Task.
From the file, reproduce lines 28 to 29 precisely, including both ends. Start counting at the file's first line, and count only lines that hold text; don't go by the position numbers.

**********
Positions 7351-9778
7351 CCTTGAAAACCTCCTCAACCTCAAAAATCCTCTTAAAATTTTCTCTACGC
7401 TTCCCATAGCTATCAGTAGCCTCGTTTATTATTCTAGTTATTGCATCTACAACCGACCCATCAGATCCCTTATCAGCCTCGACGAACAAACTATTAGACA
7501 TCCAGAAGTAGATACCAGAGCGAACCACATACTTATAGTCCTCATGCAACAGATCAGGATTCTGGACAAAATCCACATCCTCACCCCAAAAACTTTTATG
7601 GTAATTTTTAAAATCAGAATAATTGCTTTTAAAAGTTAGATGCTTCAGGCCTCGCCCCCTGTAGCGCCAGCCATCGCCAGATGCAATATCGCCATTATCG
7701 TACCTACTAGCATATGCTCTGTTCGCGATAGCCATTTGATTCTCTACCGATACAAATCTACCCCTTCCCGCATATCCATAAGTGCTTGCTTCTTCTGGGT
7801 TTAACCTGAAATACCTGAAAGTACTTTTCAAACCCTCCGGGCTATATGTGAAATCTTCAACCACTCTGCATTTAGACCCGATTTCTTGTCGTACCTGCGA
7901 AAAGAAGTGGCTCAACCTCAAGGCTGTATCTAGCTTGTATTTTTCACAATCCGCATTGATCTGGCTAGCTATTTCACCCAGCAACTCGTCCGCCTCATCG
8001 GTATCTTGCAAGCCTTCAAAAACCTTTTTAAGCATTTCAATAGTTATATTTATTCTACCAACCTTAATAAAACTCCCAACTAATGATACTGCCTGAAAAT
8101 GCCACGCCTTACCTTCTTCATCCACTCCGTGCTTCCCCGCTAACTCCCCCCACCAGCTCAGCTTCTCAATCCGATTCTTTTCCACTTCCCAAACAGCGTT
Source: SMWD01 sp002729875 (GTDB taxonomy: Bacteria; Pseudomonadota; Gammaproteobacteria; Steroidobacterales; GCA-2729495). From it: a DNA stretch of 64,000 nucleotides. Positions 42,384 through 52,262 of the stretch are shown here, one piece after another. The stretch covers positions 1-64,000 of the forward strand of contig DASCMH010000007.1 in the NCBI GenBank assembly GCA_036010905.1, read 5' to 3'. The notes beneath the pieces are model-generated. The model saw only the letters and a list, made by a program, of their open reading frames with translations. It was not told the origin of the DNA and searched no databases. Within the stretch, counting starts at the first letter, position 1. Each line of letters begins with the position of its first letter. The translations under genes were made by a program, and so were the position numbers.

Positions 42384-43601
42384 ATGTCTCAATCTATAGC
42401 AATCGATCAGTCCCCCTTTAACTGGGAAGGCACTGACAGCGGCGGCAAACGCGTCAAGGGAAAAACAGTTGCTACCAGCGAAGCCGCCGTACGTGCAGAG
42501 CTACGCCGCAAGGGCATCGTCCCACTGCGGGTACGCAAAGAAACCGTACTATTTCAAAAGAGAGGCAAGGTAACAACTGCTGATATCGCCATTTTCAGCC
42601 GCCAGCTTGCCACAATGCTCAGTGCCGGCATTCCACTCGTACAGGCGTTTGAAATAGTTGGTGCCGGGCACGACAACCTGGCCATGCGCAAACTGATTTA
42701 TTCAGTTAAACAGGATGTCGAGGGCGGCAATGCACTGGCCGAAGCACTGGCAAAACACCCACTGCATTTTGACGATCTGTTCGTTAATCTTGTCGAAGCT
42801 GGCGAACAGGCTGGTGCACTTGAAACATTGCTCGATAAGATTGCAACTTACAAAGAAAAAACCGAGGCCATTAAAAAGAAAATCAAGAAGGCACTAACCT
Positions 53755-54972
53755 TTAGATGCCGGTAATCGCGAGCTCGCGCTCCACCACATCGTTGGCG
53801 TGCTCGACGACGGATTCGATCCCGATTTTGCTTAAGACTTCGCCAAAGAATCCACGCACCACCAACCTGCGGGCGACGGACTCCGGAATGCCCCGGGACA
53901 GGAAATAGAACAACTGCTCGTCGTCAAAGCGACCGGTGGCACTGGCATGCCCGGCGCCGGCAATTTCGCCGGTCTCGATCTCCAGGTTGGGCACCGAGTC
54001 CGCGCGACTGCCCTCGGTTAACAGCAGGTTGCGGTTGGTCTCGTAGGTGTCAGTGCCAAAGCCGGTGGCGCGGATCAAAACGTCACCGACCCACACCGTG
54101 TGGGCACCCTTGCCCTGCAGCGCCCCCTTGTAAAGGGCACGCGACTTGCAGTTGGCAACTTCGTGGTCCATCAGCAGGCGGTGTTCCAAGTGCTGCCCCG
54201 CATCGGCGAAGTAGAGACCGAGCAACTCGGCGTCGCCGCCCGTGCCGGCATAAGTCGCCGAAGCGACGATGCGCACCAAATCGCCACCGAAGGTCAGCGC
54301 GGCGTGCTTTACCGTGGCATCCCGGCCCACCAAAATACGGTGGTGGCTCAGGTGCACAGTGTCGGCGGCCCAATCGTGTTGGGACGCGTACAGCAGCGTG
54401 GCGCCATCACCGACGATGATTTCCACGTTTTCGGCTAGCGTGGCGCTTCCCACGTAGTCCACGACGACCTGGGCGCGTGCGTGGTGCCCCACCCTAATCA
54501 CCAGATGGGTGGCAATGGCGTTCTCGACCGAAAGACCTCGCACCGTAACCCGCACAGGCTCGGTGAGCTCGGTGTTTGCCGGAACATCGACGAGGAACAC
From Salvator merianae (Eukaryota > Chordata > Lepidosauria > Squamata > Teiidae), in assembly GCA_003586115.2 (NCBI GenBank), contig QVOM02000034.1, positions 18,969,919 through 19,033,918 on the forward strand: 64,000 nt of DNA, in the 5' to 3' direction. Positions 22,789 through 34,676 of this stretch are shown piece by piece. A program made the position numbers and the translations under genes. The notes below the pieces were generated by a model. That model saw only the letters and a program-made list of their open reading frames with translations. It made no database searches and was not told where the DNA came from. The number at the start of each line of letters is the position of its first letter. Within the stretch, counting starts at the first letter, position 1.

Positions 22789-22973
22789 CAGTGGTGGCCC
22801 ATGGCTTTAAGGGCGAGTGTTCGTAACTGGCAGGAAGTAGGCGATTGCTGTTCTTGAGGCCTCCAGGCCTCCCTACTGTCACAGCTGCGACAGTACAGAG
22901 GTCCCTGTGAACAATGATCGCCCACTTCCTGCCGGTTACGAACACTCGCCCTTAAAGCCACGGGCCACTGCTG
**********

54501 CCAGATGGGTGGCAATGGCGTTCTCGACCGAAAGACCTCGCACCGTAACCCGCACAGGCTCGGTGAGCTCGGTGTTTGCCGGAACATCGACGAGGAACAC
From Salvator merianae (Eukaryota > Chordata > Lepidosauria > Squamata > Teiidae), in assembly GCA_003586115.2 (NCBI GenBank), contig QVOM02000034.1, positions 18,969,919 through 19,033,918 on the forward strand: 64,000 nt of DNA, in the 5' to 3' direction. Positions 22,789 through 34,676 of this stretch are shown piece by piece. A program made the position numbers and the translations under genes. The notes below the pieces were generated by a model. That model saw only the letters and a program-made list of their open reading frames with translations. It made no database searches and was not told where the DNA came from. The number at the start of each line of letters is the position of its first letter. Within the stretch, counting starts at the first letter, position 1.